Teen’s harrowing abduction story a hoax
Family says 'overachiever' student was under pressure
INDEPENDENCE, KAN. ? First Kelsey Stelting made a 911 call, sounding scared, saying she’d been kidnapped at gunpoint from her family’s driveway. Hours later, when she reappeared, she said she’d brained her assailant with a glass and escaped.
The 16-year-old high school junior is an honor student, a softball player, a dance team member and an aspiring musical actress. Her story seemed authentic to many people in this town of 9,400 about 20 miles from the Oklahoma border because, they said, she wasn’t the type of girl who would perpetrate a hoax.
Yet she did, the police and FBI said Thursday.
Her hoax had local and state law enforcement officers, along with 40 FBI agents and support personnel, looking for signs of the white man who supposedly abducted her and the white van he supposedly used.
Police and the FBI suspected early that she was lying, and she acknowledged Thursday morning that she’d fabricated her story, two days after she reported being kidnapped. Her family found out shortly after the girl’s last round of questioning.
Authorities wouldn’t say Thursday why she did it. The family, speaking through a spokesman, Tim Valentine, suggested only that she felt under pressure and asked for privacy.
“Kelsey wants everyone to know that she didn’t do this for attention,” Valentine told reporters who gathered on the street near the girl’s home. “She’s a bright and talented overachiever. Parents need to remember that it’s difficult for our kids to maintain that expectation of perfection.”
While federal criminal charges aren’t foreseen, the girl could be prosecuted in juvenile court for filing a false police report. An adult facing that misdemeanor charge could be sentenced to a year in jail and fined up to $2,500
News of her disappearance early Tuesday led Independence residents to paper the area with posters and fliers containing her picture, and at least two churches held prayer vigils. Then, more than 16 hours after she had disappeared, dozens of her friends and relatives gathered on her street, jumping up and down in excitement, hugging each other in joy when they heard she had made it home safe.
For at least a few Independence residents, the joy turned to anger Thursday.
“It’s kind of aggravating,” said Heidi Sorah, a 19-year-old Independence Community College student who lives near the family. “Our town worked really hard and was worried.”
She added: “We just didn’t think she would be that way, I guess.”
In her 911 call, Stelting said a man with a gun had approached her from behind in the driveway of her home about 6:30 a.m. Tuesday, forced her to run several blocks as he followed, then forced her into a white van sitting in front of a lumber yard.
She told the police he was driving the van and she didn’t know where she was. Authorities traced the call to a cellular tower about 10 miles south of town but lost contact with her, speculating that her assailant took the phone from her.
“To me it sounded like there was distress there as well, and that was the initial indication that she had been kidnapped, besides just the call itself – the tone of her voice,” said FBI Special Agent Jeff Lanza. “Sometimes tones can fool you, and I guess that was the case here.”
Somehow, the girl’s story went, she ended up Tuesday night in a wooded area behind three baseball-softball diamonds, less than a mile from her home. She said she hit the man with a glass, which gave her enough time to run up the street to the front door of a nearby two-story red brick house. The family inside assumed the assailant still could be nearby.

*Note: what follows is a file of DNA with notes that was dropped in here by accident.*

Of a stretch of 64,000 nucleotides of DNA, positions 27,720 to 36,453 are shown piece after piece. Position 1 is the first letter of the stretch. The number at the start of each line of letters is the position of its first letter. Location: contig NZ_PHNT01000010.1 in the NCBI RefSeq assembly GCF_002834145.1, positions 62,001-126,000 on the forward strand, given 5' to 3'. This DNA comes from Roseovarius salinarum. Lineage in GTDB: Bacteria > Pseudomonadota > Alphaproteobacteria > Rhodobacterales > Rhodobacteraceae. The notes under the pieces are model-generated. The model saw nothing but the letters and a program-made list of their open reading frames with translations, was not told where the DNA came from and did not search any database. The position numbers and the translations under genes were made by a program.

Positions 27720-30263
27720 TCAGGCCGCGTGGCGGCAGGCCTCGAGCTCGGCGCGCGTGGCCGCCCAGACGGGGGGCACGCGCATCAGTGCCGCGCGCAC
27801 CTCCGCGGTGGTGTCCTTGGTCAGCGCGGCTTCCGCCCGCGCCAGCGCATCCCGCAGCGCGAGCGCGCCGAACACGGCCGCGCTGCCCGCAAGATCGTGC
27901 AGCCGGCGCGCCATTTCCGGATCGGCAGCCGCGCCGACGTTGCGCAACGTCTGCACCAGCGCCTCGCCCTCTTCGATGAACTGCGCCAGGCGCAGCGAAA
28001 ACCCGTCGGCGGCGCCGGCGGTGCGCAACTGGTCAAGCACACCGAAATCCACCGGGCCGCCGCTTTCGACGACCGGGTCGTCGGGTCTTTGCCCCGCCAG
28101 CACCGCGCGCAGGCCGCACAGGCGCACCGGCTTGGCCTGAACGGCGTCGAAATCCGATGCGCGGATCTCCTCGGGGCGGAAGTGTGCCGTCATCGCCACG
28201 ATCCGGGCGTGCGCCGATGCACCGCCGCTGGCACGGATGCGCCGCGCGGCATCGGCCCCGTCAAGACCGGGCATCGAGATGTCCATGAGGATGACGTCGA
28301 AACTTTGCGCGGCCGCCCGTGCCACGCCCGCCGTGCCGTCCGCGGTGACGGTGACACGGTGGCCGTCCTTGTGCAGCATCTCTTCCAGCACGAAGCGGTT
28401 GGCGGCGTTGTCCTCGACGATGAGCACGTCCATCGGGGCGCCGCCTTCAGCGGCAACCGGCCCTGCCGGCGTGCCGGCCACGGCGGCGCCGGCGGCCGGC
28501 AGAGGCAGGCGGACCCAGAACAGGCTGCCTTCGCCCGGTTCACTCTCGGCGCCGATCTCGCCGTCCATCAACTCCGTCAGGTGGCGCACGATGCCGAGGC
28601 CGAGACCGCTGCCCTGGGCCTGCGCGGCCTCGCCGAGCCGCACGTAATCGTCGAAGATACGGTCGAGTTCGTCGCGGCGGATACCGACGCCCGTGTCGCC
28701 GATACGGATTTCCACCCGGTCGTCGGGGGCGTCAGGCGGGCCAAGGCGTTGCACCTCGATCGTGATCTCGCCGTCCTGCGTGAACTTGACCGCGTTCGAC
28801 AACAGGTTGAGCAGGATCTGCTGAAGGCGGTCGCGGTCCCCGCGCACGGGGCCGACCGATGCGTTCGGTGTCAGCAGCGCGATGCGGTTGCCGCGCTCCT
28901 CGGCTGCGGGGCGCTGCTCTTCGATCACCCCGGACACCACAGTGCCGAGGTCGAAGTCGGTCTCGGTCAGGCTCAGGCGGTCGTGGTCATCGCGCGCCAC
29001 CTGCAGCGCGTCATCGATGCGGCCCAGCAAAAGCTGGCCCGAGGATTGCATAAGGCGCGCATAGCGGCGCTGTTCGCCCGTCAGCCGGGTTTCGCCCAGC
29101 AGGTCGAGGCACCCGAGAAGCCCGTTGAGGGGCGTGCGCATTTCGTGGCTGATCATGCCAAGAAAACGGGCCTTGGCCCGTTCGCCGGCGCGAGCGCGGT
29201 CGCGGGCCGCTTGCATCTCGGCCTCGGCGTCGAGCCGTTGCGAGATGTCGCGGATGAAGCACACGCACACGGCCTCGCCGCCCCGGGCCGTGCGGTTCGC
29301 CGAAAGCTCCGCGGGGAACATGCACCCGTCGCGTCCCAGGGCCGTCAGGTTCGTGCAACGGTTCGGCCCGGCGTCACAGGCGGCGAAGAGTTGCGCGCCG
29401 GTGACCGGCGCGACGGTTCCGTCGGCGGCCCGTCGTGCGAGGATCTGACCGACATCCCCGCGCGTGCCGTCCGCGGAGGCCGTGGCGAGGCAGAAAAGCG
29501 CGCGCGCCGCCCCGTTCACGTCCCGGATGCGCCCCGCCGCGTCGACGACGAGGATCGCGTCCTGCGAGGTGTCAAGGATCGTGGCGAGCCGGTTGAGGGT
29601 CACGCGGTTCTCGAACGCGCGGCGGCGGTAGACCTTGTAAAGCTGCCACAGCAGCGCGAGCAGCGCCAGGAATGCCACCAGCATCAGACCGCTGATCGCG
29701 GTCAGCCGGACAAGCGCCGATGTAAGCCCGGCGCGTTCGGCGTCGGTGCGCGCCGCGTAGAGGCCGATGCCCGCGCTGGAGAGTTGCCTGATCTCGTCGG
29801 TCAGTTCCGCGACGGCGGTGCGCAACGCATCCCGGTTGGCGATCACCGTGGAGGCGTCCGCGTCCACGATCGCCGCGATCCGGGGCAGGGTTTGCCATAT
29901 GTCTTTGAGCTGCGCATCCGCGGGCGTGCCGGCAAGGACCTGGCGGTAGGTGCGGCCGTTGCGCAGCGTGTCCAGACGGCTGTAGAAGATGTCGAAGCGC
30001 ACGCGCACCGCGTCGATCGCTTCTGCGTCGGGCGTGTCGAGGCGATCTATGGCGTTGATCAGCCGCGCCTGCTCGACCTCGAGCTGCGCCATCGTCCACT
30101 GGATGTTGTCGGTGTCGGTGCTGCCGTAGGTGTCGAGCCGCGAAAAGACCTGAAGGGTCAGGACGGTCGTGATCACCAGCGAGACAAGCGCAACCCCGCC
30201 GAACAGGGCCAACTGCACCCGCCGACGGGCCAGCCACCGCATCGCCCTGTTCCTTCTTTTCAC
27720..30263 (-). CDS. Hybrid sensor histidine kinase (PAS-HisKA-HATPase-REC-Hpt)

On Thursday, authorities said the athletic girl jogged to a rural area southwest of Independence and made the call and stayed in the country all 16 hours.
Asked why, police Chief Lee Bynum said during a news conference, “That’s between her, her family. You’re asking us to make medical terminology that I’m not even going to touch at this point.”
There were nagging questions from almost the beginning. Officers and agents went over the ground she said she’d traveled before being forced into the white van and found nothing. They never released a detailed description of a suspect, or a drawing. They never found a van.
They kept interviewing Stelting. They also interviewed dozens of her classmates, even while acknowledging none was involved.
“Pretty early on, things weren’t adding up in terms of her story,” Lanza said. “If you have not one minor, even minor, small piece of evidence that corroborates a story, then you have a problem with the story. And we couldn’t find anything at all that corroborated her story.”
When the girl admitted fabricating the story, Bynum said, “It was not a surprise to me.”
By that time, satellite trucks and television news crews from Wichita, Kansas City, Mo., and Tulsa, Okla., were camped out in her neighborhood. The trucks annoyed some residents with their engine noise and diesel fumes.
Reporters asked Bynum and Lanza all day Wednesday whether the story was a hoax. The two wouldn’t rule out the possibility, but said they were also investigating the case as a kidnapping.
“Every single one of us will tell you that Kelsey’s a very forthright young woman,” Stelting’s mother, Kelly Cox, said Wednesday. “If you listen to that 911 call, and I think if you’re a mom or a dad, I think you hear in her voice the trauma, that she is afraid.”
On Thursday, Valentine told reporters that the girl had made her mistakes “under the glare of the spotlight.” He didn’t take questions after reading his statement.
“You know that this Sunday is Easter, a time of grace, compassion and forgiveness,” he said. “The family asks for your continued prayers and support through this difficult time.”